string-fix-broken-named-entities3.0.11

Finds and fixes common and not so common broken named HTML entities, returns ranges array of fixes

§ Quick Take

import { strict as assert } from "assert";
import fixEnt from "string-fix-broken-named-entities";
import applyR from "ranges-apply";

const source = "&nsp;x&nsp;y&nsp;";

// returns Ranges notation, see codsen.com/ranges/
assert.deepEqual(fixEnt(source), [
  [0, 5, " "],
  [6, 11, " "],
  [12, 17, " "],
]);

// render result from ranges using "ranges-apply":
assert.equal(
  applyR(source, fixEnt(source)),
  " x y "
);

§ Purpose

This program detects and fixes broken named HTML entities (like  ). The algorithm is Levenshtein distance, for smaller entities, we match by distance 1, for longer entities we allow distance 2.

In practice, this means we can catch errors like: &nbp; (mistyped  ).

This program also works as a healthy entities catcher - broken entities are fed to one callback (opts.cb), healthy entities are fed to another callback (opts.entityCatcherCb).

There is a decoding function; the algorithm is aware of numeric HTML entities as well.

§ API - Input

The fixEnt you required/imported is a function and it has two input arguments:

Input argumentTypeObligatory?Description
inputStringyesString, hopefully HTML code
optsPlain objectnoThe Optional Options Object, see below for its API

For example:

const fixEnt = require("string-fix-broken-named-entities");

§ Optional Options Object

An Optional Options Object's keyType of its valueDefaultDescription
decodeBooleanfalseFixed values are normally put as HTML-encoded. Set to true to get raw characters instead.
cbFunctionsee belowCallback function which gives you granular control of the program's output
entityCatcherCbFunctionnullIf you set a function here, every encountered entity will be passed to it, see a dedicated chapter below
progressFnFunctionnullUsed in web worker setups. You pass a function and it gets called once for each natural number 0 to 99, meaning a percentage of the work done so far

Here it is in one place:

{
decode: false,
cb: ({ rangeFrom, rangeTo, rangeValEncoded, rangeValDecoded }) =>
rangeValDecoded || rangeValEncoded
? [rangeFrom, rangeTo, opts.decode ? rangeValDecoded : rangeValEncoded]
: [rangeFrom, rangeTo],
entityCatcherCb: null,
progressFn: null
}

§ API - Output

Output: an array of zero or more arrays (ranges).

What are ranges? Composable string amendment instructions. They are arrays containing "from" and "to" string indexes.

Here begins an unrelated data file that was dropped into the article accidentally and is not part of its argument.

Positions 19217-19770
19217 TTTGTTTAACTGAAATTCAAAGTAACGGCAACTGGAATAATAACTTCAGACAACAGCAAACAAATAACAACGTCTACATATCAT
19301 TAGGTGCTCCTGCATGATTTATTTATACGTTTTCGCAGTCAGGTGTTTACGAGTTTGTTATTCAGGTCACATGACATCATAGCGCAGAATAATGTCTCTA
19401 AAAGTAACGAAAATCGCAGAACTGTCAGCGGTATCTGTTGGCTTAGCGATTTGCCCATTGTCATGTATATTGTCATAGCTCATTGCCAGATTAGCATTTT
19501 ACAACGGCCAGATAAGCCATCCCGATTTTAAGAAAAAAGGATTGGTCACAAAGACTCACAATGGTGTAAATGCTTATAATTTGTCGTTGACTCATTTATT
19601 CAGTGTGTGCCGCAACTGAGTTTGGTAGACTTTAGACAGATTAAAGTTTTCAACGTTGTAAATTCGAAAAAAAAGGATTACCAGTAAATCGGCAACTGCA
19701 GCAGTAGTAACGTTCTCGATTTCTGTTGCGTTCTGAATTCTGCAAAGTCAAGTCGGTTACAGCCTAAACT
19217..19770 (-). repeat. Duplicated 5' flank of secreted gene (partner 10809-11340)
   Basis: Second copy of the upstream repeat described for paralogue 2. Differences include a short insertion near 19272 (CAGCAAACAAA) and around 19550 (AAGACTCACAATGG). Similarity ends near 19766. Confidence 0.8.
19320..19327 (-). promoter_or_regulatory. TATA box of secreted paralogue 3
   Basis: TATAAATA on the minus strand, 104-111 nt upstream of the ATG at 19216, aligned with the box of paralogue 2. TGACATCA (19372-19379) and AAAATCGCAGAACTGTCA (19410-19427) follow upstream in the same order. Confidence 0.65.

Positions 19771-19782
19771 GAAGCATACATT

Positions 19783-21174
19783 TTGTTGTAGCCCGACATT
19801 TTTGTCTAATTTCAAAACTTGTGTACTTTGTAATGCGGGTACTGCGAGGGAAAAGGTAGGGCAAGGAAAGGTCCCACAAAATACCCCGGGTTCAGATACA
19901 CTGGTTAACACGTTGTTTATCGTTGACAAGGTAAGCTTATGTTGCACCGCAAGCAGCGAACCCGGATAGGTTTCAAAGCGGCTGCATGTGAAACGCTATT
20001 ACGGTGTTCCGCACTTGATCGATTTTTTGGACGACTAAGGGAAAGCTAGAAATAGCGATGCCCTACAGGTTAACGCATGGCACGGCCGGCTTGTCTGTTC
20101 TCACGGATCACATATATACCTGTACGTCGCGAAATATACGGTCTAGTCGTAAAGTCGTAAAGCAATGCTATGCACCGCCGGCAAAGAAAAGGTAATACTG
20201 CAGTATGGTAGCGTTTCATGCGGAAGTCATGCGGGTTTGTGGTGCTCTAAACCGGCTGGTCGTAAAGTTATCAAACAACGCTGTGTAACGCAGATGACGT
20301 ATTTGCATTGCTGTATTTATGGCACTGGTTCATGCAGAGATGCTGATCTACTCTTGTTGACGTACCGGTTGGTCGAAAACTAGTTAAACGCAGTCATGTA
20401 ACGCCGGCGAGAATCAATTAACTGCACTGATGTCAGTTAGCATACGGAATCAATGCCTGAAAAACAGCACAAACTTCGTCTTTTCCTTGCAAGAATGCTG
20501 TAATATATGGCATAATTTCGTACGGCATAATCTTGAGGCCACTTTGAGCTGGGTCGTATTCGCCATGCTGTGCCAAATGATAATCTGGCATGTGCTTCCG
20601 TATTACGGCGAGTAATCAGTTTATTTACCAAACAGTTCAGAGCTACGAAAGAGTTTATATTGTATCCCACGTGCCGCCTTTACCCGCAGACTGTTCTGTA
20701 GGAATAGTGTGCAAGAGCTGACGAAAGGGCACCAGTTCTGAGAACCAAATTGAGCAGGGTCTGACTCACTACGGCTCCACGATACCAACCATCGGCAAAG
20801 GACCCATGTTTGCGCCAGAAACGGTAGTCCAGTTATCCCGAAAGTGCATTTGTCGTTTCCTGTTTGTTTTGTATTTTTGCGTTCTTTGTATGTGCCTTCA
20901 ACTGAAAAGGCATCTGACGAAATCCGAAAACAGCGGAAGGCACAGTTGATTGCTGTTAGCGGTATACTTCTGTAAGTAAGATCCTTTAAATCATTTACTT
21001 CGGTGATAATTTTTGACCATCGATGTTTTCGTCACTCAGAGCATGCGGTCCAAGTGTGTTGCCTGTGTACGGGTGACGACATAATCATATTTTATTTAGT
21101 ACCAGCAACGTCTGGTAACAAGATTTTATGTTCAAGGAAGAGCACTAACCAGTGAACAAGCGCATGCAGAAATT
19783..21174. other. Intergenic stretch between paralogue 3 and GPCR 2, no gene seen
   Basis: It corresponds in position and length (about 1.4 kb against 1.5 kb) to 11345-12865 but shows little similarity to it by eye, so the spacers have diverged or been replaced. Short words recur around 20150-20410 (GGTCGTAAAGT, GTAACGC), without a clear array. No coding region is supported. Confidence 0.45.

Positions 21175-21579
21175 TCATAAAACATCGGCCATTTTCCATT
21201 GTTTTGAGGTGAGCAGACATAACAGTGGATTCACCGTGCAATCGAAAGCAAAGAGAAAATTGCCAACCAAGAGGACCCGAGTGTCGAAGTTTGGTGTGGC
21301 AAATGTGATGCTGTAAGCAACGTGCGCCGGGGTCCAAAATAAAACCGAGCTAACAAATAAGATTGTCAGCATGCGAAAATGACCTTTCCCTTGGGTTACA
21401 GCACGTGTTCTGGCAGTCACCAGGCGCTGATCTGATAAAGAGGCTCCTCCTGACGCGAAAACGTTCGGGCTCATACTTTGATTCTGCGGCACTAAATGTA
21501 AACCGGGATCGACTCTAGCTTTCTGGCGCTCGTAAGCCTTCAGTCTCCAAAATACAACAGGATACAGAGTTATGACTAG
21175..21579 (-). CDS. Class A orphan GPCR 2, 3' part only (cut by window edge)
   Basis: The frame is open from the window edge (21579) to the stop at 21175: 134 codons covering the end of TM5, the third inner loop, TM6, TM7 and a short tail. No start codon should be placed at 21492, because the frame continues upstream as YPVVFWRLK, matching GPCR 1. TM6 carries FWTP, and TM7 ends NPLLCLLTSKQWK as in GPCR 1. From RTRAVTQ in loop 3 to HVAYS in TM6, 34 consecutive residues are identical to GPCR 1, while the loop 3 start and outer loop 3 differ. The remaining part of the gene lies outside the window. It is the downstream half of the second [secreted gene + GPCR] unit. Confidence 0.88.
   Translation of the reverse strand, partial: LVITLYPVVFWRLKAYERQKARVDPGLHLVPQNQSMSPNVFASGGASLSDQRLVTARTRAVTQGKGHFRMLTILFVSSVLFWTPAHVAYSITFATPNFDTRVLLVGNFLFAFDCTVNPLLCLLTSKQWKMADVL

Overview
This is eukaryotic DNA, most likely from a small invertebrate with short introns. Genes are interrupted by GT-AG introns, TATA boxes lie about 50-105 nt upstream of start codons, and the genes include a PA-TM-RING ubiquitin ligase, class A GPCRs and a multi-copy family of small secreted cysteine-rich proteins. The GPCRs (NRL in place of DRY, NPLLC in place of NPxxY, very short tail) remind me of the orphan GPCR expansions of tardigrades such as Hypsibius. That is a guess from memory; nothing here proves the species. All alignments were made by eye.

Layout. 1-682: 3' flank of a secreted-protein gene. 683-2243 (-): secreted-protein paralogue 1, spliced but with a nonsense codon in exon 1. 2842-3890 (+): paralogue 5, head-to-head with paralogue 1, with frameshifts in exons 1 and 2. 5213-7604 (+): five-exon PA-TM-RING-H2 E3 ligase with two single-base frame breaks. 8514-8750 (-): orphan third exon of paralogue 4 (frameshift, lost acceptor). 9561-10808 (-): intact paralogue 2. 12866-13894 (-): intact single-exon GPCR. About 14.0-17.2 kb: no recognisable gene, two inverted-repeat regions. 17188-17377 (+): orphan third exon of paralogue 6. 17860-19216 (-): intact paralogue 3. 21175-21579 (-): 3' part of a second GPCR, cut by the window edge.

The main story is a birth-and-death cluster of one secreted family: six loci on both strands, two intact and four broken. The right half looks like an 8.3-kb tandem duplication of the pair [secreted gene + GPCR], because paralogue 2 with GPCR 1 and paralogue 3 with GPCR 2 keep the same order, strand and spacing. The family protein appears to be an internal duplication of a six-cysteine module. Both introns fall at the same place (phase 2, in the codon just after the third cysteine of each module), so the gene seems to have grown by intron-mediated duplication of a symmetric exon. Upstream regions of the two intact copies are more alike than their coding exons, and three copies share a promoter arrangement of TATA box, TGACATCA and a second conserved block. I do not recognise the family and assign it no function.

For example, a range [1, 5] means an instruction to delete characters which would otherwise fall into String.slice(1, 5).

For example, a range [2, 6, "foo"] means an instruction to replace characters which would otherwise fall into String.slice(2, 6) with string "foo".

That's all there is — we note pieces of string to be deleted or replaced using character indexes and arrays.

For example, four fixed nbsp's:

[
[6, 11, " "],
[11, 18, " "],
[27, 34, " "],
[34, 41, " "],
];

The output can be further processed by other range libraries: cropping, sorting, merging can be done straight on a ranges notation.

§ opts.decode

If you set opts.decode and there are healthy encoded entities, those will not be decoded. Only if there are broken entities, those will be set in ranges as decoded values. If you want full decoding, consider filtering the input with a dedicated decoding library right after filtering using this library.

For example, you'd first filter the string using this library, then you'd filter the same input skipping already recorded ranges, using ranges-ent-decode. Then you'd merge the ranges.

For example:

const fixEnt = require("string-fix-broken-named-entities");
const result = fixEnt("zz nbsp;zz nbsp;", { decode: true });
console.log(JSON.stringify(result, null, 4));
// => [[3, 8, "\xA0"], [11, 16, "\xA0"]]

§ opts.cb - a callback function

So, normally, the output of this library is an array of zero or more arrays (each meaning string index ranges), for example:

[
[1, 2],
[3, 4]
]

Above means, delete the string from index 1 to 2 and from 3 to 4.

However, for example, in emlint, we need slightly different format, not only ranges but also issue titles:

[
{
"name": "tag-generic-error",
"position": [[1, 2]]
},
{
"name": "tag-generic-error",
"position": [[3, 4]]